A project originally conceived to celebrate 2014’s bicentenary of the Norwegian Constitution, Skuggsjá – A Piece For Mind and Mirror (Season of Mist) was a collaborative record from Ivar Bjørnson of Enslaved, and Einar Selvik of Wardruna. After the success of that 2016 release, the pair rekindled their partnership and have now written follow-up piece Hugsjá (By Norse Music).
Ivar Bjørnson (Enslaved) and Einar Selvik (Wardruna) are releasing their new collaboration album titled Hugsjá later this week on 20th April via By Norse Records. The piece will debut at this weeks’ Roadburn Festival. The duo have shared a new video discussing the project and the debut of the title track below. Continue reading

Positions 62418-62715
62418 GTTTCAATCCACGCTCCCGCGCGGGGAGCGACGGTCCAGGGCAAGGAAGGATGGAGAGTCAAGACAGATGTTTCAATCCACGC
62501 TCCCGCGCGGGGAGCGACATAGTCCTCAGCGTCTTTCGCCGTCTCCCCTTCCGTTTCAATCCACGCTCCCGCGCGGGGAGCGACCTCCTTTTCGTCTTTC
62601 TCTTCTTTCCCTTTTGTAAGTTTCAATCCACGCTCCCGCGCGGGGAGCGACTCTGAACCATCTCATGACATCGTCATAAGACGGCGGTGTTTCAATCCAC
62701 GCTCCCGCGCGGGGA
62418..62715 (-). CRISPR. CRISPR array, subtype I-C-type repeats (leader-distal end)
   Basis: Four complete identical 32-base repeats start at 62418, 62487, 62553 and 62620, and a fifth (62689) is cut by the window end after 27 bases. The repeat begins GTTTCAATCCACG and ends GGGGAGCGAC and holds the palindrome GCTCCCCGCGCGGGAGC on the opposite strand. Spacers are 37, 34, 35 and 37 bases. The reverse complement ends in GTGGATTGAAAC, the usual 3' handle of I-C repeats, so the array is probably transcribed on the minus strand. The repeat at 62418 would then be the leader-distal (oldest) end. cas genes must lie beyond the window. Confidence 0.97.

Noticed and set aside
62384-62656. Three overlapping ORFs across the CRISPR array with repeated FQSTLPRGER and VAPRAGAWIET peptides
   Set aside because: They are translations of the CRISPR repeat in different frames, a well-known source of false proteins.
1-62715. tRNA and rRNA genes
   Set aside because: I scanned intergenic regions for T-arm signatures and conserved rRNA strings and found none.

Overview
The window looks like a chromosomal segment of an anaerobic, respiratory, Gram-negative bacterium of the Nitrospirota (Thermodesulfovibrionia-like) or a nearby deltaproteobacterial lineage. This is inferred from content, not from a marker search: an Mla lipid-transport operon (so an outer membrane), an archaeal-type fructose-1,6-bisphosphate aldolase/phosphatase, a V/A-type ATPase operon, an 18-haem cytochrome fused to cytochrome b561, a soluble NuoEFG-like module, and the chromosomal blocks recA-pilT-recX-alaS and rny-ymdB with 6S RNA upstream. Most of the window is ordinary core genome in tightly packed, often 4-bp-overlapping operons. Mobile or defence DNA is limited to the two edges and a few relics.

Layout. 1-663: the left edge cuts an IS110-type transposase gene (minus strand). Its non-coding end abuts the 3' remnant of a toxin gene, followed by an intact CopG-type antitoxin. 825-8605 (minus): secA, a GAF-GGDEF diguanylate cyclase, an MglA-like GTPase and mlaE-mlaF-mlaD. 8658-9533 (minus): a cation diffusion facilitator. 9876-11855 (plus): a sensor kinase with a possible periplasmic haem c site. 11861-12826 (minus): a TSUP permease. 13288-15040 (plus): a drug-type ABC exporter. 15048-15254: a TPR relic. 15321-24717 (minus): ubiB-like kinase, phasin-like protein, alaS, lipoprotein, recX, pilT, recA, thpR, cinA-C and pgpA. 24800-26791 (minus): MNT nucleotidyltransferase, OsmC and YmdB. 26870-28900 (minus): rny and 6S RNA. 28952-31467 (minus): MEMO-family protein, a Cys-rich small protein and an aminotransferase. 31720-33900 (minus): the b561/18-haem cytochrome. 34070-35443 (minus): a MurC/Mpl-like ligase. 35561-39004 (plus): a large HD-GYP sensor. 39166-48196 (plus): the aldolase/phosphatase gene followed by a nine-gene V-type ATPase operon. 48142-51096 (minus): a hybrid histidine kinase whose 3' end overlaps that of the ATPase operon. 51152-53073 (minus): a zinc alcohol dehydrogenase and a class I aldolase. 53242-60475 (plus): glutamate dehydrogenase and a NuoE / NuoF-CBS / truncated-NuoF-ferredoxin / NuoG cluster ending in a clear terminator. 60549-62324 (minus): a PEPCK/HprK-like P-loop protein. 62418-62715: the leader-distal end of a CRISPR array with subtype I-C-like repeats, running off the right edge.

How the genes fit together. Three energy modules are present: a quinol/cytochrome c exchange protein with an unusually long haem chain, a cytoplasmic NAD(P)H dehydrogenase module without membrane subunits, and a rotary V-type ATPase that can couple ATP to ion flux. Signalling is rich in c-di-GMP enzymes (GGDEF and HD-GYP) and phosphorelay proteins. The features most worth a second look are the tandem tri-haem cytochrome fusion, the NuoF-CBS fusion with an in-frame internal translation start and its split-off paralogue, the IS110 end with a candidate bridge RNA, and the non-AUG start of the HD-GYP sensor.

When it comes to talking about the truly great modern day progressive rock bands, both in terms of excellence and in genuine evolutionary steps, Enslaved are arguably one of the most overlooked. Even during their root years in the early 90’s, within the hotbed of ideas and directions that was the second wave of black metal, Enslaved began to stand out from many of their peers, in part due to their, at the time, unusual song structures and their more overt Viking influences. Cut to present day and recent albums such as RIITIR and In Times (Nuclear Blast) showed much greater prog influences, whilst retaining much of their extreme metal heritage (take the blistering ‘Thurisaz Dreaming’ off of the latter, which is arguably the most ‘typical’ black metal song in their canon for many years). Continue reading
BardSpec the avant-garde and ambient project from Ivar Bjørnson (Enslaved, Skuggsjá) recently released its début album Hydrogen on ByNorse Records. Now the project has booked two more live appearances for late this summer. Continue reading